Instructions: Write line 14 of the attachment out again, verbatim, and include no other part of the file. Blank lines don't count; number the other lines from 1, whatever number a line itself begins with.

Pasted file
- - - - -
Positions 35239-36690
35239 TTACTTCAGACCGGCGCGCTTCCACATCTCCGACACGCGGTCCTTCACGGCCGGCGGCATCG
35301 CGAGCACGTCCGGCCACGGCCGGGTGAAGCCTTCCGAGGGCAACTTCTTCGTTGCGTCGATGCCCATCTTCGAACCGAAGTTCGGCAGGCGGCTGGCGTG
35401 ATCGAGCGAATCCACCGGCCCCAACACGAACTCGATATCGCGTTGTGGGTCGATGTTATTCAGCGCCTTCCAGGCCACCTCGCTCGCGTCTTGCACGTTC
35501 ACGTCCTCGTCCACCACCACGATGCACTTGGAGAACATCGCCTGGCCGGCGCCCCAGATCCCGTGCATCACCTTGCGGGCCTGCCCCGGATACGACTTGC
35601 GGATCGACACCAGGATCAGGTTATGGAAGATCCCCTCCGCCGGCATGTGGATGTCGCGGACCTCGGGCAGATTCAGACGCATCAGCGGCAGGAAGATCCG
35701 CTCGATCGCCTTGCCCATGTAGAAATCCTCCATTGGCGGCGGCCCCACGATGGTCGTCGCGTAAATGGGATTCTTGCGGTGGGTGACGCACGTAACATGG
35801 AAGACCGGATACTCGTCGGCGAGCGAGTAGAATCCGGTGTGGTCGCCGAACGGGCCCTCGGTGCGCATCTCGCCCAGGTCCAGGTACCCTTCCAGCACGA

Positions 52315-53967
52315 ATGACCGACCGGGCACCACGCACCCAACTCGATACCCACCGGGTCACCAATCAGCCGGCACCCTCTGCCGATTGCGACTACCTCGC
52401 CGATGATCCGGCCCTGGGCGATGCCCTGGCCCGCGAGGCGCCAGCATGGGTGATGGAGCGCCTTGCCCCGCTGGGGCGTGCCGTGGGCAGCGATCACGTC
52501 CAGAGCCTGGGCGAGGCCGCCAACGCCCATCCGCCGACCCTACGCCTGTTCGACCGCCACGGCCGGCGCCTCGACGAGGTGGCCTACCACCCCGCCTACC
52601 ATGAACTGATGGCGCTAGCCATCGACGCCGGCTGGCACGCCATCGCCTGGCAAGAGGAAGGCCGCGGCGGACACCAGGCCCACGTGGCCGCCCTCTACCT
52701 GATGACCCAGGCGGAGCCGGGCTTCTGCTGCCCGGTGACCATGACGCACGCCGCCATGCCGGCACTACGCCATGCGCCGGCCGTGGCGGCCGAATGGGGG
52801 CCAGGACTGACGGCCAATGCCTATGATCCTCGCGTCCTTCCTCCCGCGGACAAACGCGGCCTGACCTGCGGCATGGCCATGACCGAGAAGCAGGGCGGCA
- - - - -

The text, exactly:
52701 GATGACCCAGGCGGAGCCGGGCTTCTGCTGCCCGGTGACCATGACGCACGCCGCCATGCCGGCACTACGCCATGCGCCGGCCGTGGCGGCCGAATGGGGG